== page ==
“Newsweek” has an article on the relationship between certain personality traits and geographical location:
About 20 years ago scientists established that combinations of five basic dimensions—extroversion, agreeableness, conscientiousness, neuroticism and openness to new ideas and experiences—account for all personalities. Add a pinch of openness, a dollop of agreeableness and, like Grandma’s secret recipe for pasta sauce, the result is unique. . . .
Since personality is so important to both social and individual outcomes, the hunt is on for which traits vary geographically and why. According to the most extensive study yet of how personality varies across the United States, a “neuroticism belt” divides the East and West, with states from Maine to Louisiana scoring highest and the West lowest, find Jason Rentfrow of Cambridge University and colleagues. There is also a geographic divide in openness (a measure of willingness to embrace new ideas and creativity), with the Northeast and West Coast much higher than the Midwest and South, according to the data from 619,397 people who filled out an online personality survey and were representative of the U.S. population in education, income and other measures. Extroversion is highest in the Great Plains, Midwest and Southeast, and lowest in the Northwest and Northeast, the scientists will report next month in Perspectives on Psychological Science. For agreeable people, go to the Midwest and Southeast, and avoid the Northeast. For conscientiousness, head for the South and Midwest, not the Northeast. At a finer scale, Alaskans may be amused (or not) that they rank dead last in agreeableness and conscientiousness, while North Dakotans rank highest on extroversion and agreeableness but last in openness. The good folks of Utah are the least neurotic.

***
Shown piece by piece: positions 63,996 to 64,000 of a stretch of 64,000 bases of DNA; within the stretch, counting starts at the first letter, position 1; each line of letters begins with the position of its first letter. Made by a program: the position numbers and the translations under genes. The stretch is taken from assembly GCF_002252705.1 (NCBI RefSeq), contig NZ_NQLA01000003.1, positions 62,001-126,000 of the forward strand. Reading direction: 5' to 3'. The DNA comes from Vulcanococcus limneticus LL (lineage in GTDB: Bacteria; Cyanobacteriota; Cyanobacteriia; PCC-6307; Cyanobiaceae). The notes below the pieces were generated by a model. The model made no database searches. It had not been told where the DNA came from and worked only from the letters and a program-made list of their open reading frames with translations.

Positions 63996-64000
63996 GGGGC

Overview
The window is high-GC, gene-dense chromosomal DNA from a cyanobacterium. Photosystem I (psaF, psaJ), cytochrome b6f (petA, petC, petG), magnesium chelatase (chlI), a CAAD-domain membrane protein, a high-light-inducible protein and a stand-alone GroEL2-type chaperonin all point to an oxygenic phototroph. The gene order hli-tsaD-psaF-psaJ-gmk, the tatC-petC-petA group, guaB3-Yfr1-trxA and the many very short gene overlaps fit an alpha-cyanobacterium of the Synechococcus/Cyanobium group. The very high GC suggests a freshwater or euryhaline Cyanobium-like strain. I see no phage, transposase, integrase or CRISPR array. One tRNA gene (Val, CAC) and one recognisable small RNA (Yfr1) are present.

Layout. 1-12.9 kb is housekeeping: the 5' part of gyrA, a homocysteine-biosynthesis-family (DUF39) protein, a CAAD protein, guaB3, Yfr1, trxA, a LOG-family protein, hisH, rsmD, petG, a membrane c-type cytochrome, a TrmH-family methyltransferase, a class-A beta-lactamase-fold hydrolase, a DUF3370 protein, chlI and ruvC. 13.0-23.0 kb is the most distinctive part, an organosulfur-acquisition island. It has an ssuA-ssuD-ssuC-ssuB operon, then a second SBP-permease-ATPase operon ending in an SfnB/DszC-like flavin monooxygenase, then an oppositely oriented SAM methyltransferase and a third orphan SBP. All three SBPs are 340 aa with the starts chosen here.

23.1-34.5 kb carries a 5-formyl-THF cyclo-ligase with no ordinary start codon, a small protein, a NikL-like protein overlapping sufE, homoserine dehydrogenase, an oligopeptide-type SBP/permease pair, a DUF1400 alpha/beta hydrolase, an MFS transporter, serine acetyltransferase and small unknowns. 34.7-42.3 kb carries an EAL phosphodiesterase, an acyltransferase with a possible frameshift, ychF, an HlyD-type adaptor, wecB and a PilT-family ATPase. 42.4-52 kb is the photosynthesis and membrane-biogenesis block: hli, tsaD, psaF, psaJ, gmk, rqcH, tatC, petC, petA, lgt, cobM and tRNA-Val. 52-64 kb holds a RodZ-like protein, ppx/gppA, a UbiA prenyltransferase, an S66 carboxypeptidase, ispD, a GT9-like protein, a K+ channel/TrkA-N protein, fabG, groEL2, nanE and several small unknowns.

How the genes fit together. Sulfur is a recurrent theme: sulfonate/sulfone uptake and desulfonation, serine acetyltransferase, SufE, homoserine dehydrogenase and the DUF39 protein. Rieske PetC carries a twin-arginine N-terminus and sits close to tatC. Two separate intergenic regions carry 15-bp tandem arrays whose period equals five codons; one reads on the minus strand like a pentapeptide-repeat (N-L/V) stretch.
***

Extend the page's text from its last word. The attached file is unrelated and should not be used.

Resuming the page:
Is this just regional stereotyping, or is there something to it?